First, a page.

Why the Pew Research Center created a two-week newsletter course on U.S. immigration (Lenfest Institute)

Last year, inspired by projects from other digital publishers, Pew created an email course on U.S. immigration. Over the course of two weeks, subscribers receive a series of seven emails explaining different topics related to immigration. The effort was part of an overall strategy to create a more accessible and reader-friendly path into its research so it could grow its audience. About 9,000 people signed up and the whole series averaged a 60 percent unique open rate. “The idea of boiling down what we know on a big, complicated, complex topic like that into a series of digestible, easily understandable emails seemed like it would be something worth experimenting with,” said Andrea Caumont, Pew’s senior social media editor. Pew is now planning to try this approach with other topics.


New Zealand massacre: Journalists divided on how to cover hate (Columbia Journalism Review)

Last week’s mass shooting at a New Zealand mosque appeared to be designed for internet virality — the shooter not only live-streamed the horrific killings on Facebook, he also posted his 74-page manifesto to multiple social media platforms. The act left journalists and misinformation experts divided over a question debated many times before: How much should journalists write about the details of the killings, and, in particular, about the killer’s delusional ideology? While almost everyone agreed that posting the actual video of the killings was beyond the pale, whether to report on the killer’s writing about his deed was another matter. Sociologists who study the way information spreads online — including Joan Donovan of Harvard’s Shorenstein Center and Whitney Phillips, who wrote a report for Data & Society last year titled, “The Oxygen of Amplification” — advised journalists not to quote from the killer’s writing.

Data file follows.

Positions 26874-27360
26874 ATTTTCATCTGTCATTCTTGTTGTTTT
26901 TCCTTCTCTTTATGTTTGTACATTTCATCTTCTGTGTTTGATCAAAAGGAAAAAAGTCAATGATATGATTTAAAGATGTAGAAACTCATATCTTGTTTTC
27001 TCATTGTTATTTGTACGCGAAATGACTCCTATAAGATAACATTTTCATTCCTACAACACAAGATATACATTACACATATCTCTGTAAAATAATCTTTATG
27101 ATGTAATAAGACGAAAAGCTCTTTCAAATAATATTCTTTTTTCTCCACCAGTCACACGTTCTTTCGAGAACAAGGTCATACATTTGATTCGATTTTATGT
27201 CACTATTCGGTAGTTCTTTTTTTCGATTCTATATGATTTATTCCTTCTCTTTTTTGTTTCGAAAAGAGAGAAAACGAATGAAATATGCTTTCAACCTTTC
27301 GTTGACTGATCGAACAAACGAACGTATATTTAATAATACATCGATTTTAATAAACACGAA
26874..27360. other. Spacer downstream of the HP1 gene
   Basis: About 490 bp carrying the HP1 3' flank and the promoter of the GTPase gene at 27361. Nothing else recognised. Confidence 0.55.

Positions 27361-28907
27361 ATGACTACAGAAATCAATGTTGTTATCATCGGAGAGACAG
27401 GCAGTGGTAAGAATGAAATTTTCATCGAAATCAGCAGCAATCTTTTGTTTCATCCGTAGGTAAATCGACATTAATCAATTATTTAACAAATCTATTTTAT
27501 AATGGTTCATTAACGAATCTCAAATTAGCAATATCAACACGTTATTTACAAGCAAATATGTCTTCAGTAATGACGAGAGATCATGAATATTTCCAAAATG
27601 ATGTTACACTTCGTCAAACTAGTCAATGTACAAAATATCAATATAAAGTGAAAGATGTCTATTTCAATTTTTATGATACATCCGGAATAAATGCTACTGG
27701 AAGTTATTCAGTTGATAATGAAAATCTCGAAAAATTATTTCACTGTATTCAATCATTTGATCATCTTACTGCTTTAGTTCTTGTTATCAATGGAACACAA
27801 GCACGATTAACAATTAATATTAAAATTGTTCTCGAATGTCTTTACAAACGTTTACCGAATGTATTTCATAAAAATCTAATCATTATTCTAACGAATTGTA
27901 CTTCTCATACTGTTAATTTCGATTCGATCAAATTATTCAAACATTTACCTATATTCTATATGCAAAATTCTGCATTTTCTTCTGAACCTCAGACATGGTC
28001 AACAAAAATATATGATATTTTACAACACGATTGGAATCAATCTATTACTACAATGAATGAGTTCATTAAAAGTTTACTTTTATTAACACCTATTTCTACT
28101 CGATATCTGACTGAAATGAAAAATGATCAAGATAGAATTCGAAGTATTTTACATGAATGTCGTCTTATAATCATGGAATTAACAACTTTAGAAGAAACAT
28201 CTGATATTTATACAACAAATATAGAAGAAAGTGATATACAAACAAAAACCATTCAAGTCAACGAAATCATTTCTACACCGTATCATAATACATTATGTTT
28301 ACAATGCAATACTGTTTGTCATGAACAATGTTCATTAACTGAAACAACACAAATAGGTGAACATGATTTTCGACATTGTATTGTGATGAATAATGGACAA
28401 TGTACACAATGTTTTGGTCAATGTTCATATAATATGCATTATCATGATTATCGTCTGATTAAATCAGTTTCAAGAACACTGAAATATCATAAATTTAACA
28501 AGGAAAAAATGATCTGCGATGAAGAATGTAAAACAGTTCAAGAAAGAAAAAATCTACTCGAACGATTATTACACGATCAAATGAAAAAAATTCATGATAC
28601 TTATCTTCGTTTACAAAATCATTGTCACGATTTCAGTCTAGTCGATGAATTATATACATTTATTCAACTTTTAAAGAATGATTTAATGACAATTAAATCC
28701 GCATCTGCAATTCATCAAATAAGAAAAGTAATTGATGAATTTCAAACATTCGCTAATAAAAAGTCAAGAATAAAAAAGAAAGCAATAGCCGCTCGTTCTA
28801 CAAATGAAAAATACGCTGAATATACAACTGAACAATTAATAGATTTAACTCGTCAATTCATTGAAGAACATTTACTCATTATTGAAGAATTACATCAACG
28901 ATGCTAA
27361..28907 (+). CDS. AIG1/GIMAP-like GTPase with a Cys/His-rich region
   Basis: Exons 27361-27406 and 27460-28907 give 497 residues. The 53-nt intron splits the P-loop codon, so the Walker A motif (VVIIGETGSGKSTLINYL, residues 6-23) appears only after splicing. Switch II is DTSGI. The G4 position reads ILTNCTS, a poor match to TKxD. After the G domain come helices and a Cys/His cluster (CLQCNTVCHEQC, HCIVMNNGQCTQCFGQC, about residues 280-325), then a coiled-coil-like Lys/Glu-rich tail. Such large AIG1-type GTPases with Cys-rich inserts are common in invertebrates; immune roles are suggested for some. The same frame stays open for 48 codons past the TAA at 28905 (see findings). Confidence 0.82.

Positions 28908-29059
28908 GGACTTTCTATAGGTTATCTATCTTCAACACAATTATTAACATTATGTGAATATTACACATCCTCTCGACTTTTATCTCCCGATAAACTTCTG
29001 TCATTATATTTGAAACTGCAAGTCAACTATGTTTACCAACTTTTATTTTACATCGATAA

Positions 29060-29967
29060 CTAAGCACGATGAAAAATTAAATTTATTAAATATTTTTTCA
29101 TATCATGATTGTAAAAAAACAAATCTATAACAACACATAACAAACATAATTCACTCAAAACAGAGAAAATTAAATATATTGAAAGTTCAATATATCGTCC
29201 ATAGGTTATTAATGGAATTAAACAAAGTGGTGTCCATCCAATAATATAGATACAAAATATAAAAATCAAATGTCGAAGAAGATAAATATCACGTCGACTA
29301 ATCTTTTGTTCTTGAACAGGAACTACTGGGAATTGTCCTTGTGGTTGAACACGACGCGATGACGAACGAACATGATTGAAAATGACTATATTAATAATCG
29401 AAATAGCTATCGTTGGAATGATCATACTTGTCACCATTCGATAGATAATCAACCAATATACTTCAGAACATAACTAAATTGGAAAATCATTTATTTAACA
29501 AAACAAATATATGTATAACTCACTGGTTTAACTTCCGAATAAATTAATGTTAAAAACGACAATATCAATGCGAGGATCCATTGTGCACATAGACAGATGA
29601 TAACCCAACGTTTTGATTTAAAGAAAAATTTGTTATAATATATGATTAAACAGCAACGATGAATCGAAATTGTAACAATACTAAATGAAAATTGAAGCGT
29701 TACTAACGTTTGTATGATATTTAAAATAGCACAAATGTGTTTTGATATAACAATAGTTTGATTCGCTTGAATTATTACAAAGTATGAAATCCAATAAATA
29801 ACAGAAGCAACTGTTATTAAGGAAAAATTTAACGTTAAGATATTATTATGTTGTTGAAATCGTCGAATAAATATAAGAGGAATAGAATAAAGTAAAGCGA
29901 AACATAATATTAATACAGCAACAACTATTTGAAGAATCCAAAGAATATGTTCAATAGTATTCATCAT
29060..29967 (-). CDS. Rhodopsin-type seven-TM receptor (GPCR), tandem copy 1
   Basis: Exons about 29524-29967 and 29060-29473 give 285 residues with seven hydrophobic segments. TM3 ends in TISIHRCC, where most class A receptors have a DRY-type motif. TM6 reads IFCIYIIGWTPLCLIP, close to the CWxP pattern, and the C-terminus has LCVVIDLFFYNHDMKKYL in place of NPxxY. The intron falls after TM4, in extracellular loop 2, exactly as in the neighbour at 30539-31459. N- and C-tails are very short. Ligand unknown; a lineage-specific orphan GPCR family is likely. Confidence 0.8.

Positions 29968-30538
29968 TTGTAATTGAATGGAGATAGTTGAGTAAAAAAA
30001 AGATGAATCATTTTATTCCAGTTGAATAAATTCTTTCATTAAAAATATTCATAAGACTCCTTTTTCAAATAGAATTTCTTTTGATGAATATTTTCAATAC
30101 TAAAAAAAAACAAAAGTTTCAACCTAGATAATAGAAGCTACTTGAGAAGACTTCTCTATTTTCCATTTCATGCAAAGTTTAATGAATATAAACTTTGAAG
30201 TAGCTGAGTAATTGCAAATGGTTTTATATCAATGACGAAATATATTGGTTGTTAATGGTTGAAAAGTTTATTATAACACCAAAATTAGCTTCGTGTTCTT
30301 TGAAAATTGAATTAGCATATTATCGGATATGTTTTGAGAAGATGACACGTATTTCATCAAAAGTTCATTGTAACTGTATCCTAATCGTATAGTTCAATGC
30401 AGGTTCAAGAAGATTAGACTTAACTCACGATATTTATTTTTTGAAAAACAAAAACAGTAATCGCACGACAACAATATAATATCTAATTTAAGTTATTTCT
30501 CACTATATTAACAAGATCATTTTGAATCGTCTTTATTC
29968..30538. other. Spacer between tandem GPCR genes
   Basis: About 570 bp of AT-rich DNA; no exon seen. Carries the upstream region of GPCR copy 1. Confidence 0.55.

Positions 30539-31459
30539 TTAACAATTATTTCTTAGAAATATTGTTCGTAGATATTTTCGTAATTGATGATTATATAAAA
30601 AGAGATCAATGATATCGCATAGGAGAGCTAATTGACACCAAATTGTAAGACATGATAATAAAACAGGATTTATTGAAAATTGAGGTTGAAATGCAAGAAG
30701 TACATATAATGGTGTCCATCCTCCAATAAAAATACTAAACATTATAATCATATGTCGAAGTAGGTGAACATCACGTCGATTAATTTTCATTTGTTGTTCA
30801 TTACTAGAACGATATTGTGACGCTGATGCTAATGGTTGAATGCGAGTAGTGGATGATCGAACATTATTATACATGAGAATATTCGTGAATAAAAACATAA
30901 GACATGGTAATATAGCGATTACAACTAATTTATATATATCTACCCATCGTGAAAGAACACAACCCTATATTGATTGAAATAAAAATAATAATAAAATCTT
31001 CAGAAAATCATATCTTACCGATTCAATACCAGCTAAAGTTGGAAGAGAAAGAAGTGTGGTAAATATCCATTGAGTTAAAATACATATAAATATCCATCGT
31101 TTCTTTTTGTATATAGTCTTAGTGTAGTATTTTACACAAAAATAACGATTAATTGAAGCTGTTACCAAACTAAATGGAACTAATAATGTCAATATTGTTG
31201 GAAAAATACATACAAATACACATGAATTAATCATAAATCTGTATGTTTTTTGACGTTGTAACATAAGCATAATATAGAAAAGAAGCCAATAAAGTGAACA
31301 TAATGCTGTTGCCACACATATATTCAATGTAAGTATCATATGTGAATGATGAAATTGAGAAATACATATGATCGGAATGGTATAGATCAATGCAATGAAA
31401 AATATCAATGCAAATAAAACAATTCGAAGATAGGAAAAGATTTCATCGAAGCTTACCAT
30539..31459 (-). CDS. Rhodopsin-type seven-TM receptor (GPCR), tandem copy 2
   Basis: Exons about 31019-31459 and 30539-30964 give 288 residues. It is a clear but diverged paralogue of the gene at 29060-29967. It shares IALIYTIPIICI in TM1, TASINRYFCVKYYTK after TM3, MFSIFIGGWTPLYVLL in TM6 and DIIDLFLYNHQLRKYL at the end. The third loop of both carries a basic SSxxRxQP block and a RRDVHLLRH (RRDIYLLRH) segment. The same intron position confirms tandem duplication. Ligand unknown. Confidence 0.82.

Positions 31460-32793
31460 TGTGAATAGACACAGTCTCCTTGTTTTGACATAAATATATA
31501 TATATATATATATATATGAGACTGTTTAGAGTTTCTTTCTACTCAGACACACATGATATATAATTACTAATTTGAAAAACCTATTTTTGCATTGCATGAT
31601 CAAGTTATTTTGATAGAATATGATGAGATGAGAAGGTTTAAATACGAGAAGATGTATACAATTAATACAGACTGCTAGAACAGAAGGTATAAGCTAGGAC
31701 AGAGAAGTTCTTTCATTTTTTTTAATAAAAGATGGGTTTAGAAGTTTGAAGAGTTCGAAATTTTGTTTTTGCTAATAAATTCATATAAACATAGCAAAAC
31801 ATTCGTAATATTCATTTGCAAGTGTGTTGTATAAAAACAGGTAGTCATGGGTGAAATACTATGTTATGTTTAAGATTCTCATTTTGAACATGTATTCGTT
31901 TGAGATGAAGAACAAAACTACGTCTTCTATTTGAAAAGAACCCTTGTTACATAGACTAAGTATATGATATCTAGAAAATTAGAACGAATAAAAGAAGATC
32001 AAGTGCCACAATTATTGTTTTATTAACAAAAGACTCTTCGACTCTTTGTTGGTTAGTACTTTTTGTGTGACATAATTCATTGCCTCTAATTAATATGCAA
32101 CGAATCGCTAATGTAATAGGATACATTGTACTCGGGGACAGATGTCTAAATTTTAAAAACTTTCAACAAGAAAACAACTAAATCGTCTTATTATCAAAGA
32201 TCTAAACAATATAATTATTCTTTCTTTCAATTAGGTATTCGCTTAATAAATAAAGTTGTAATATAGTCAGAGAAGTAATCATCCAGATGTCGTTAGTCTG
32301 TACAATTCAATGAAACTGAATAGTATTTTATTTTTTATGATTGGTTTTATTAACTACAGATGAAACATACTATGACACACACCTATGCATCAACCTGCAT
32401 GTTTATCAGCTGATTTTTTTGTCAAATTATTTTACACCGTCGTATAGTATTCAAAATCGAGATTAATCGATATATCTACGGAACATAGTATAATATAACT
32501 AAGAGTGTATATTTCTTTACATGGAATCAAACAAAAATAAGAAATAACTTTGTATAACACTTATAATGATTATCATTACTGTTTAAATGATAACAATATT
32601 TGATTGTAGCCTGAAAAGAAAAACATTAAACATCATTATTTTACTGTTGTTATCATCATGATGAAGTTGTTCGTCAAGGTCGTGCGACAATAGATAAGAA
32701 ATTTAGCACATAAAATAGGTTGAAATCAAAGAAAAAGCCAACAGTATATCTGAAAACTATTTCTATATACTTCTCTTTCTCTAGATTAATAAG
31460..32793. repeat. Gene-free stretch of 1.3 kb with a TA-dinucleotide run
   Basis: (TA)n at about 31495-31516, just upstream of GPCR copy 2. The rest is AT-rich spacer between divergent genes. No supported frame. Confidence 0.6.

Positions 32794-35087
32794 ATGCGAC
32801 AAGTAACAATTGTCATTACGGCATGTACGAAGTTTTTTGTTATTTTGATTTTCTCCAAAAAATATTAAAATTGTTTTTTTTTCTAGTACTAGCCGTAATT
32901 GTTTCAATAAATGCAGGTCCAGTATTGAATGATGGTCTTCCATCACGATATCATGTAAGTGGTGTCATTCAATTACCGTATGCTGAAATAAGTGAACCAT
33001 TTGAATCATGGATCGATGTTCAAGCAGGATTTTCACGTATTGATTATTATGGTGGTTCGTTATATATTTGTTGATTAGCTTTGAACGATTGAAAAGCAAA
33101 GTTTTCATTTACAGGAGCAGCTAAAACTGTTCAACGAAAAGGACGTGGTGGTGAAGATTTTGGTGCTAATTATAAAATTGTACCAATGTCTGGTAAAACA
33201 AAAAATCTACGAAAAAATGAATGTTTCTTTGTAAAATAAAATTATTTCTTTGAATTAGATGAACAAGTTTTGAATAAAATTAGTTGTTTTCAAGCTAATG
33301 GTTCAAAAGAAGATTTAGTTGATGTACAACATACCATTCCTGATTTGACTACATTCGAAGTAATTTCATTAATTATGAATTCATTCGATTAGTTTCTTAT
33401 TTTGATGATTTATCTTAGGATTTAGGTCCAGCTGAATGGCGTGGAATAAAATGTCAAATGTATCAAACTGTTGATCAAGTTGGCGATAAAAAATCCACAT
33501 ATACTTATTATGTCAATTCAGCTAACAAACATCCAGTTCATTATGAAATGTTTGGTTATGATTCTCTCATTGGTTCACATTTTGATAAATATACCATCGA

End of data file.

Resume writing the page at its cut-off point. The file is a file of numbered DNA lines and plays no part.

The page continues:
Must newspapers die? A prescription for revitalizing local news (

There’s reason for great optimism that the business of local news can be reinvented, and the city of Philadelphia offers a model, writes Jim Friedlich. Four years ago, the Philadelphia Inquirer was purchased by H.F. “Gerry” Lenfest and rededicated to the people of Philadelphia. Lenfest likened this news enterprise to other civic treasures — a great orchestra, a renowned art museum, a world-class hospital or university — each supported by both earned revenue and philanthropy. He donated the Inquirer to the Lenfest Institute for Journalism, and under this partnership the newspaper has been supported by Philadelphia donors large and small. “The newspaper is neither out of the woods financially nor ready to declare victory, but we believe we have put in place the building blocks of a sustainable local news operation,” writes Friedlich. “Our success will depend on the support of our community, just as our community’s success depends on a robust and free press. This reinvention of the business of local news has begun here in Philadelphia, but we suspect it will spread.”

+ The hottest chat app for teens is … Google Docs (The Atlantic); Sunshine Week shines: a journalism win that’s had a lasting impact (Poynter)